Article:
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Argentina’s markets are in the spotlight after the Sunday vote, which handed an outright victory to the left-wing Frente de Todos, who now face the daunting task of righting the country’s economy and stabilizing markets.
Argentina’s national currency closed stronger and its black market counterpart reversed course after hitting a record low in a day of tempered market reaction on the heels of victory by presidential candidate Alberto Fernandez in Sunday’s election.
Treasury Minister Hernan Lacunza said the center-left Fernandez and now former president Mauricio Macri had a “good dialogue” on Monday in a meeting at Casa Rosada initiated by him to discuss the new government’s transition to power, a move that may have helped calm investors’ nerves.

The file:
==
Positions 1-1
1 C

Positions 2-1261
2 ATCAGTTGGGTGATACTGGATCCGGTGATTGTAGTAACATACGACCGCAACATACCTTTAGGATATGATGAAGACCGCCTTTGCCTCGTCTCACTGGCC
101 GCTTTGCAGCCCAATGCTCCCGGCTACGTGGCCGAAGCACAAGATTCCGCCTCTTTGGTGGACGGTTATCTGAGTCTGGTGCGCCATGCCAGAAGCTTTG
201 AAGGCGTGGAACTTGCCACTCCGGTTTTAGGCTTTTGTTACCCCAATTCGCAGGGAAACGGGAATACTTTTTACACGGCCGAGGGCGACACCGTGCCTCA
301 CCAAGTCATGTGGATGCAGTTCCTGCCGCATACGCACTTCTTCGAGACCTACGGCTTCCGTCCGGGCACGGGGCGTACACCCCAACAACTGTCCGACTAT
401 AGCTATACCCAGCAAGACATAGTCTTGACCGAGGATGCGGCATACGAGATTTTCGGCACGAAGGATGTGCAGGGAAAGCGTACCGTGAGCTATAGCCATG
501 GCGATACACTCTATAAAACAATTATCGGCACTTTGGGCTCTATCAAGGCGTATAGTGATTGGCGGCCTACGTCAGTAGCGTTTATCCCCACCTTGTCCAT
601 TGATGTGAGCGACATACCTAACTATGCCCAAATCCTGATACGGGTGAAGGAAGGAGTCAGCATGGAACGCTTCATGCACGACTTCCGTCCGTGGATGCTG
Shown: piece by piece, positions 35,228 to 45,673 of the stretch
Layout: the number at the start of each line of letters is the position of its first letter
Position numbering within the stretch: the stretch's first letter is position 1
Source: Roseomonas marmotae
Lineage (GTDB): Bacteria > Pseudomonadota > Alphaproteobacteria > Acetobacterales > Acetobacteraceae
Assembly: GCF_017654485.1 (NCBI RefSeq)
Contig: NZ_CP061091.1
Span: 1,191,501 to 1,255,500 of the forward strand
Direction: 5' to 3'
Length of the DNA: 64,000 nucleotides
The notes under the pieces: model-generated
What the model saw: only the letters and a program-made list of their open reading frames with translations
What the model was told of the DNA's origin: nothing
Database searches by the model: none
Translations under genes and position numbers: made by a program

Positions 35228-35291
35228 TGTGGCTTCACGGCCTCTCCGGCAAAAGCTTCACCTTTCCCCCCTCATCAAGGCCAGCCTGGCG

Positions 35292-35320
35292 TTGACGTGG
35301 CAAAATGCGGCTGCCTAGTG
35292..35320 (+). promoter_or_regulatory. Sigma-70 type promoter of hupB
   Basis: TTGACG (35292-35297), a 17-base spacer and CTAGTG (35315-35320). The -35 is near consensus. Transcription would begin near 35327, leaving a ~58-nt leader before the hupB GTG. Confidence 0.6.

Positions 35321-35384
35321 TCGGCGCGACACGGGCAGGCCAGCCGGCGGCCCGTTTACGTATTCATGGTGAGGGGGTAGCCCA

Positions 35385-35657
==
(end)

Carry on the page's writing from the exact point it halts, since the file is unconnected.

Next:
Lacunza also said in the afternoon press conference that October inflation would be lower than the 5.9% of September.
Argentina’s markets are in the spotlight after the Sunday vote, which handed an outright victory two the left-wing Frente de Todos, who now face the daunting task of righting the country’s economy and stabilizing markets.
Investors are waiting for Fernandez and his vice-presidential running mate, the popular former President Cristina Fernandez de Kirchner, to detail their plans for Latin America’s No. 3 economy and their stance with creditors and the IMF.
Gabriel Torres, a senior sovereign analyst at Moody’s, said the country faces “substantial credit challenges,” including the need to restructure public debt and address fiscal imbalances with limited funding options.